Excellence makes my skin color secondary – Judith Jamison
Dark Girls was a documentary that premiered on OWN a few years ago. It highlighted the insidiousness of colorism among African American women. There’s an invisible hierarchy in the black community between dark-skinned and light-skinned women. Dark Girls sought to shed light on this pervasive issue with hopes of starting a conversation and bringing about change.
Yesterday while in Barnes and Noble I came across a striking cover with Lupita Nyong’o adorned with multicolored feathers. The title of the book is Dark Girls by Bill Duke and Sheila D. Moses, based on the documentary. I bought it immediately and read through the 200+ pages that day. It’s a book of photographs and stories filled with beautiful dark-skinned women. According to the author, he chose women who were darker than the brown paper bag to produce the reverse effect of that dehumanizing tradition. The women share stories of what it was like growing up being ridiculed, outcasted, and overshadowed because of their dark skin. They also shed light on how they empowered themselves by finally seeing their beauty. The subjects ranged from famous celebrities to everyday women who deal with this issue. I thought it was a lovely book and added it to my bookshelf. I am keeping it so my daughter when I have her one day, can look through the pages and be empowered by black beauty.
One of the thoughts that rained through my head was why colorism is still an issue and why we have to create books and documentaries to empower our sisters in this day in age? Why hasn’t progress been made when it comes to us, as black people, accepting that we come in all different shades and colors and no one shade is better than the other? It hurt me to know that so many of my sisters had to endure feelings of inferiority for a trait they are born with. Why do we always have to find subtle differences in one another to use as a measure of attack? I’ve studied colorism for some time now and unfortunately, this is a deep-rooted issue that most blacks will not own up to. The conversation is the first step towards progress but we have to see that this is actually a problem before the change can begin to take place.
I know the importance of hair to black women and men. I’ve learned this even more while reading Hair Story: Untangling The Roots of Black Hair in America by Ayana D. Byrd and Lori L. Tharps.
Since our days in Africa, hair to blacks is a form of expression and a source of pride. When we came over here on slave ships, one of the many ways we were dehumanized was by being denied the right and resources to groom ourselves, specifically our hair. As slaves in America, we had to find resources to maintain our tresses. Unfortunately, we weren’t able to carry on with the eccentric styles and braids that we wore in Africa. Some of our ancestors settled with plaits or a head tie. As times changed so did our hair. After slavery we wanted to fit in so figuring out ways to keep our hair straight was important to us. Once we realized a revolution was on a rise in the 60s and 70s we took pride in our kinks and started wearing it natural, no longer wanting to assimilate. We allowed our hair to send a message to the masses and it did. Black men and women take pride in their hair and this book is one of my must-reads. It allows you to go on a hair journey that doesn’t end with the last page of this book because our hair is constantly evolving.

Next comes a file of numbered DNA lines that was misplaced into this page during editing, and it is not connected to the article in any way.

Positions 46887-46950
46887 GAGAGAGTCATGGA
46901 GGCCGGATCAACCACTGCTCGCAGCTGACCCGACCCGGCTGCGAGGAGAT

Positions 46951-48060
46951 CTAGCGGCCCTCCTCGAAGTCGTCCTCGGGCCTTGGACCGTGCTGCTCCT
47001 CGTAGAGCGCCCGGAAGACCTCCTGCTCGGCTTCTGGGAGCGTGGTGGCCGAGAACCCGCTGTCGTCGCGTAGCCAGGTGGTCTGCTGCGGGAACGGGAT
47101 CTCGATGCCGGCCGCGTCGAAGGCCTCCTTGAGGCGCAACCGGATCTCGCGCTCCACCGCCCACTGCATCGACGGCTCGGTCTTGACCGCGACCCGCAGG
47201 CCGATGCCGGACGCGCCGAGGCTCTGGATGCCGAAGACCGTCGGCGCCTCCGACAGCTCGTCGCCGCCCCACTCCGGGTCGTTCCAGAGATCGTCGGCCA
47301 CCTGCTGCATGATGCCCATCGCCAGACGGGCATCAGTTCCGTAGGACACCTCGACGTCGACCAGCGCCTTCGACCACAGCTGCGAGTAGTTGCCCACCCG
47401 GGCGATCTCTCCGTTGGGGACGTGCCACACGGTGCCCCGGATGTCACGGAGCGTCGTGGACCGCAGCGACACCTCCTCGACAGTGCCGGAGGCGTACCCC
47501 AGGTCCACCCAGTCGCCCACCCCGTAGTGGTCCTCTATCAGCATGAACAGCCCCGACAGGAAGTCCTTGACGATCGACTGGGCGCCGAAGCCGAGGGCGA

The Blacker The Berry is a hard read. The harsh realities of colorism exhibited throughout this book made my heart weak. Emma Lou was typecast as unattractive and some would go so far as to call her ugly because of her dark skin; her life was filled with struggles because of this. Her family were blue bloods and created a chapter of the Blue Vein Society in their hometown. Back in the days, lighter-skinned blacks deemed themselves blue blood or blue veiners (if they were light enough to see the blue veins running through their body). Emma Lou came out with dark skin like her father, who left her mother and Emma Lou when she was a toddler. Her family saw her father in Emma Lou and resented her.
Emma Lou believed she could escape from this familial scrutiny when she went to college. She was accepted into USC in California. The only problem with Emma Lou was that she internalized a lot of the negative words that her family said to her while growing up and projected her own self-hate onto other blacks, especially dark-skinned, lower-class ones. She wanted to be accepted with the well-to-do blacks, but they weren’t accepting of her because of her skin color. Desperately searching for a place where she could belong, Emma Lou left USC and moved to Harlem. Yet, she soon learned no matter where she went, she could not escape the demons of her past.